A recent Yesmail survey tellingly titled Data-Rich and Insight-Poor found that almost half of marketers said analyzing and applying data is their biggest data-related challenge. Big Data is a huge trend for email marketers, but it’s not always easy to understand. There’s a reason they call It BIG data, after all. That’s why we’ve put together this list of data-driven metrics that help us understand which email tactics are generating the best results and where you might be leaving money on the table.
If you want to get a better look at your business, the first place to start is your process. Process (or operational) metrics will show you how well the individual elements of your email program are working so you can identify areas in need of improvement.
1. Open Rate: How many subscribers open your messages? Compare the open rates of two messages side-by-side to see what’s working and what isn’t. Which subject lines, message topic, images, length of content, etc. get the most opens? You can also track hourly or daily fluctuations to determine the best send times for your list.
2. Click-through Rate: How many and which links were clicked? Use this metric to determine how much activity each message generates, which types and what placement of links drive more activity as well as how your subscribers are engaging. Test calls-to-action by comparing click-through rates for various messages. An added bonus: You can segment your list and customize content for clickers and non-clickers. Target the non-clickers with better offers; give your loyal clickers additional relevant content.
3. Bounce Rate: How many emails never even make it to the inbox? High bounce rates can tip you off to signal list fatigue, list hygiene issues (which may warrant list cleaning) and ISP issues.
4. Email Client/Device Statistics: Which email clients and devices are your subscribers using? This will help you decide how much budget you should spend on mobile marketing, for example, or whether you need to worry about the new Gmail inbox impacting your email deliverability.
5. Spam/Complaint Rate: How many people mark your email as spam? Take a closer look at complaint rates by lead source to identify whether that source is appropriate for your organization. To prevent spam issues in the first place, make sure your unsubscribe process is simple and transparent so people don’t report you as spam to unsubscribe.
6. Subscribe Rate: How many people sign up for your emails? Check subscription rates regularly to assess the effectiveness of your lead sources and determine which sources perform best for you. Then, compare these metrics with purchase behavior to further qualify the effectiveness of your campaigns.
7. Unsubscribe Rate: How many people opt out of your list? A low unsubscribe rate could mean you’re doing everything right, or it could mean your unsubscribe process is difficult (and you might get reported as spam!). To make sure, track unsubscribe rates by opt-in date in order to identify where in the relationship subscribers tend to drop off. Then, develop incentives or strategies to keep them engaged for the long-term.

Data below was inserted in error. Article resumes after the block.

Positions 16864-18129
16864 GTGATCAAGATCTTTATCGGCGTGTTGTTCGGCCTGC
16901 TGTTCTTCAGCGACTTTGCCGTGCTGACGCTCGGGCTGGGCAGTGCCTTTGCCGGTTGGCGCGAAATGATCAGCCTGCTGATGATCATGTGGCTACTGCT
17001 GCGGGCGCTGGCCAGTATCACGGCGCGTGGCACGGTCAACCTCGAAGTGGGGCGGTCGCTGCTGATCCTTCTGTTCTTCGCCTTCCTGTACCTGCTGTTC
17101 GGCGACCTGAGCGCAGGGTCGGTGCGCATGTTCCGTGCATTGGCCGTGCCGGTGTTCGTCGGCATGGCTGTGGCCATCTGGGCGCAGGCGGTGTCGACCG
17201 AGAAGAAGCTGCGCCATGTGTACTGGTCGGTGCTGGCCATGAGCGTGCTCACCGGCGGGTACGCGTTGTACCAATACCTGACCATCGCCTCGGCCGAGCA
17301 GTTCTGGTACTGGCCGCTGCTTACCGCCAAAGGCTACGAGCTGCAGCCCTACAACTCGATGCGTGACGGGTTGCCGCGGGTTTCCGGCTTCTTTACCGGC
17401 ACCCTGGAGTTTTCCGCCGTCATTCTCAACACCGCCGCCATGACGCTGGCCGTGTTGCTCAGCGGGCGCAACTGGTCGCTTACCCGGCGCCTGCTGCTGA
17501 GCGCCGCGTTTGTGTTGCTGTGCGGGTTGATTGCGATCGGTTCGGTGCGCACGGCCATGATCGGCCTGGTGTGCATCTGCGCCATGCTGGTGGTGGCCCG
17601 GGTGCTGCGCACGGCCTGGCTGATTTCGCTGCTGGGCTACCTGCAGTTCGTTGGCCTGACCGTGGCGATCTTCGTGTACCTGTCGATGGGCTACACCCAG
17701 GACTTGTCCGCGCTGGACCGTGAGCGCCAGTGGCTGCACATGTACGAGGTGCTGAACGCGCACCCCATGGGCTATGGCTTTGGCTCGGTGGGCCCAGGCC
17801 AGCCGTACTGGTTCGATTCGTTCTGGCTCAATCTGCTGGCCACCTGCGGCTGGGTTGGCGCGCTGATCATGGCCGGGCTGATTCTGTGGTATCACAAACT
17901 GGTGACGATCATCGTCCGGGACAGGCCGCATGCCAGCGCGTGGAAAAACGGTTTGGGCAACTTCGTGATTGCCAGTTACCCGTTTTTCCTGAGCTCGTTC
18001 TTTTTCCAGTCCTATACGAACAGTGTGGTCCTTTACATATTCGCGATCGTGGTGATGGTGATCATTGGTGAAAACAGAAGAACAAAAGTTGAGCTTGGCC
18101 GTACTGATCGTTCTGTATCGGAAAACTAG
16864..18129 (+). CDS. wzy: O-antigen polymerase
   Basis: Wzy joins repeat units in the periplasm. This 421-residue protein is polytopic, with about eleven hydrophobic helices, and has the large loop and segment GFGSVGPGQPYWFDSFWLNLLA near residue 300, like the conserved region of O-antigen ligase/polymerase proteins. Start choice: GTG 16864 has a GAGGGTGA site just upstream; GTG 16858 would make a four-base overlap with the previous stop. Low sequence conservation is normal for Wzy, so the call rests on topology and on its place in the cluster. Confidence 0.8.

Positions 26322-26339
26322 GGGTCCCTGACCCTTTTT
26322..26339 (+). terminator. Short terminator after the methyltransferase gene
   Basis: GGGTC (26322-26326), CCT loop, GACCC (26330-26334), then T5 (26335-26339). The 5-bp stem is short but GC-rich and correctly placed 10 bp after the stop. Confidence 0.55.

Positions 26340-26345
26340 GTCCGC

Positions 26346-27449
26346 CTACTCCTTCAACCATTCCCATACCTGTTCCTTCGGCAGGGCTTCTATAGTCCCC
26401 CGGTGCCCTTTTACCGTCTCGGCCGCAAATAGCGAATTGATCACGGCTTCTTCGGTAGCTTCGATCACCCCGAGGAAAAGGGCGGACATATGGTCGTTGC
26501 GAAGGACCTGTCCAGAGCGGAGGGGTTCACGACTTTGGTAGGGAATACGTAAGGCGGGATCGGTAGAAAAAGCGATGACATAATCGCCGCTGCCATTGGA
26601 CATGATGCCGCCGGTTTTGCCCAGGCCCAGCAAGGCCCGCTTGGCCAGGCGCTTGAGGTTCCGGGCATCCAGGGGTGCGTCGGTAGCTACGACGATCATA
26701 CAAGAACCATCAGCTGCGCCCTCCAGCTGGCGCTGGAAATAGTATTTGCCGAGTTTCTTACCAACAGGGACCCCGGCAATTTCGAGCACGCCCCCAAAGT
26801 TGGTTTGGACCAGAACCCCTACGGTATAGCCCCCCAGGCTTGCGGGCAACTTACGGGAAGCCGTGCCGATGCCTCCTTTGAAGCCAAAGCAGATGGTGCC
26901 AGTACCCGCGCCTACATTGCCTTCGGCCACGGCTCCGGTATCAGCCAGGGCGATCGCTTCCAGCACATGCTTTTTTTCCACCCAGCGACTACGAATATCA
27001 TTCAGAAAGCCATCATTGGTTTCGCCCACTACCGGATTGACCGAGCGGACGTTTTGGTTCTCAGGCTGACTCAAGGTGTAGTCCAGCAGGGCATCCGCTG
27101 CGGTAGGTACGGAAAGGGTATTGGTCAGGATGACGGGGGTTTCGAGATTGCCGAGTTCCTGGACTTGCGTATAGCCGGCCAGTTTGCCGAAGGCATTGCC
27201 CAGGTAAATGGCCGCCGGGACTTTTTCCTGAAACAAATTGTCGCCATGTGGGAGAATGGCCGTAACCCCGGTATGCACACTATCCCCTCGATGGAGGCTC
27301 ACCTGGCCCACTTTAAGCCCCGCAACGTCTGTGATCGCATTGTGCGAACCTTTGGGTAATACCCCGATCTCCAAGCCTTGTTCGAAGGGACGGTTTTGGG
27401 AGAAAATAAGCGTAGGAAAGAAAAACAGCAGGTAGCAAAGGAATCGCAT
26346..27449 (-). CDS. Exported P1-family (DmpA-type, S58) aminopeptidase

8. Inactive Subscribers: How many subscribers aren’t opening or clicking on your emails at all? Segment and retarget those subscribers to re-engage them.
9. Goals/Conversions: How many subscribers accomplished the goals you have established, such as completing a purchase? This is the most in-depth metric for measuring subscriber engagement. Send targeted messages like thank you emails, cross-sell/up-sell emails, loyalty program offers and abandoned cart emails to specific segments based on activity.
10. Share Rate: How often do subscribers forward your emails to friends or share them on social networks? This stat lets you know where your subscribers are most active so you can seek them out through that channel. It also gives you a better idea of which content most resonates with your subscribers.
Once you have a grasp on how well your email program is operating, output metrics can show you how well your email program is meeting your organization’s strategic marketing and business goals. As Loren MacDonald of Silverpop explains, this data measures the real business impact of your program and helps make the case that email marketing is actively maximizing your company’s ROI.
11. Revenue: How much total revenue is your program generating over a given time period? Establish meaningful goals, then track conversion rates to accurately assess this figure.
12. Cost Savings: How much money is your email program saving? For example, if you’re using an email append service to turn a direct mail database into an email database, how much in postal costs are you able to save?
13. Share of Wallet: How much of your customers’ spend is your email program capturing? And more to the point, what can you do to capture a greater share of this spend?
14. Customer Retention: How well is your email program building long-term relationships? The answer here lies in the bigger story that a variety of metrics are telling you, including subscriber engagement, conversions and unsubscribe rates.
15. Leads Generated: How many new leads can be directly attributed to your email program? By monitoring subscriber activity, you can more readily determine when a subscriber is ready to move to the next stage of the funnel and engage more deeply with your organization.
Big Data can be a lot to handle. That’s why it’s critical you work with a trusted partner who understands how to implement a well-organized, data-driven approach to your email program. Contact TowerData today to see how our Email Intelligence, Email Validation and Email Append services can help.
Photo Credit: Quinn Dombrowski